Letter to the Editor: January 24

Dear Office of the Provost and Vice-Principal (Academic),

Thank you for responding to my initial email but I take issue with all of your major points (you should consider updating your rather outdated form response).

I’m wondering that because Kingston initially had the highest case counts per capita in the country, the decision to delay the return to in class learning was politically expedient rather than scientific. The focus was purely on the perception of the local community and completely off the students.  Obviously, Queen’s panicked over case counts and was the only school to delay to the end of February without evidence to support such a long delay.  All forecasts showed rapid spread and rapid burnout of the omicron wave as we are currently seeing.

I understand that you, like everyone else, were focused on the capacity of the local hospital system.  The Kingston hospital system was never overrun and as of January 11th, they have been on a downwards trend.  As of January 19th, there are only 14 people hospitalized for covid in Kingston out of a population of over 172 000.  Current forecasts show we have peaked in case counts and will peak in hospital stays in the next 1-2 weeks regardless of restrictive measures. The Ford government is already easing inside numbers and activities. Elementary and secondary schools, where there is no vaccination requirement for students, are fully open.  Contrast this to universities where all students must be vaccinated in order to attend.  Public health officials now have a very good grasp of the increased transmissibility, case counts, possible decreased lethality, local transmission rates, and hospitalizations.  That’s why everything is opening up including most universities on January 31st, with the lone exception of Queen’s.

There is no longer any significant risk to the students, community, and local health care system from the Queen’s community who are fully vaccinated.

Queen’s students are currently trapped in ghetto house bedrooms with no classes, library or physical activity venues for mental health relief.  This is a ticking time bomb which the university seems to be callously discounting. This is certainly not putting your students first, which, given that you are a university, should be your primary objective.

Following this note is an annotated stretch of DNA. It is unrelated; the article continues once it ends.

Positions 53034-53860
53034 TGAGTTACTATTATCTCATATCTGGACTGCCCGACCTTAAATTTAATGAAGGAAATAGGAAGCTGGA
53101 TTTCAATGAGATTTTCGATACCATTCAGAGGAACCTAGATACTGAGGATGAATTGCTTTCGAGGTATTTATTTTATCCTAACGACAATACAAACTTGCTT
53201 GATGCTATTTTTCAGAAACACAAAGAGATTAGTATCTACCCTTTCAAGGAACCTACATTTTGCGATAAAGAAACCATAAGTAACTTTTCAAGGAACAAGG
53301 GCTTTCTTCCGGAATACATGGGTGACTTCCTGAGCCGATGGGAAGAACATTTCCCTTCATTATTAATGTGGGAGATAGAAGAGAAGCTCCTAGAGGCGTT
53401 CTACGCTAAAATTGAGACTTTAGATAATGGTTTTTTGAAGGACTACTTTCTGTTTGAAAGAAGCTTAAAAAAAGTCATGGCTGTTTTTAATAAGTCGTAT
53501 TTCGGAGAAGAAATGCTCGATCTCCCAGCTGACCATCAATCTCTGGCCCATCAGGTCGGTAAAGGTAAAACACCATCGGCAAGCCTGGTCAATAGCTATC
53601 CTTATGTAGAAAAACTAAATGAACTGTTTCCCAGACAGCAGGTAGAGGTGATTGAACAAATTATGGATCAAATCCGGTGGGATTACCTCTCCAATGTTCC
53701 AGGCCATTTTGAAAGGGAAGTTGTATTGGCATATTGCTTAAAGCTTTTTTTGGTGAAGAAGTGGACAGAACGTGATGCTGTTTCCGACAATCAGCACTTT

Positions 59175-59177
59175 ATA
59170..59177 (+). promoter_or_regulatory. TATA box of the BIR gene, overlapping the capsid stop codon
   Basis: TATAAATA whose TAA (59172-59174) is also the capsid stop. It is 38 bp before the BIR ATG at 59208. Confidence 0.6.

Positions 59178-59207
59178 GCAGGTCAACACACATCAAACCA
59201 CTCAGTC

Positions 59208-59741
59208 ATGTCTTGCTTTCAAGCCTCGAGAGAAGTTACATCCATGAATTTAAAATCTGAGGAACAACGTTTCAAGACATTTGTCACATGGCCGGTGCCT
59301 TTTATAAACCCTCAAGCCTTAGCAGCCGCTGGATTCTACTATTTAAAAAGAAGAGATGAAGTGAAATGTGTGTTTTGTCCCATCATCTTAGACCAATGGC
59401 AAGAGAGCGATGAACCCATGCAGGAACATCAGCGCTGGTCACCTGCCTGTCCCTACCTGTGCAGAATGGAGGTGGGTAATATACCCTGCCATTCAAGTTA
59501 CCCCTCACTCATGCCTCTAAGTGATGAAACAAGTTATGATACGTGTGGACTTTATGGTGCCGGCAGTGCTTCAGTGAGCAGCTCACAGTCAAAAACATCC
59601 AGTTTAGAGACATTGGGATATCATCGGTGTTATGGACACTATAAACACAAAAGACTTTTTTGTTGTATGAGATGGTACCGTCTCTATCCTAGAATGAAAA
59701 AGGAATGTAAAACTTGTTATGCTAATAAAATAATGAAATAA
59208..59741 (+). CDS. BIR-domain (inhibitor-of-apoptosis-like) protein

You pointed out that you also received guidance from the Ministry of Colleges and Universities, requesting that you consider temporarily changing the mode of delivery in January from in-person to virtual – with limited exceptions in certain programs.  However, the Ministry gave you no such direction for February.

If you are not able to move up the start date for in person classes, I would suggest that you should consider giving students a partial refund on their tuition and residence and food.  Online learning is a poor substitute for in person classes and it’s not what students signed up for.  Last year, students were told not to return last January but there was no reimbursement for residence fees or the food program which still charged full rates despite not providing any food.  They paid for many student services which were completely unavailable to them.  Despite the pandemic, Queen’s had a surplus of $144 million last year.  How much of that was from services that students paid for but never received?

I hope that alter your course for the benefit of your students and professors and community, and return to in person classes on January 31st like most other universities.  If you don’t do this, then you should redirect some of last year’s $144 million surplus to reimbursement to students for not providing the services that they paid for.  Financial relief might help their mental health.

Yours sincerely,


Anthony Peterson


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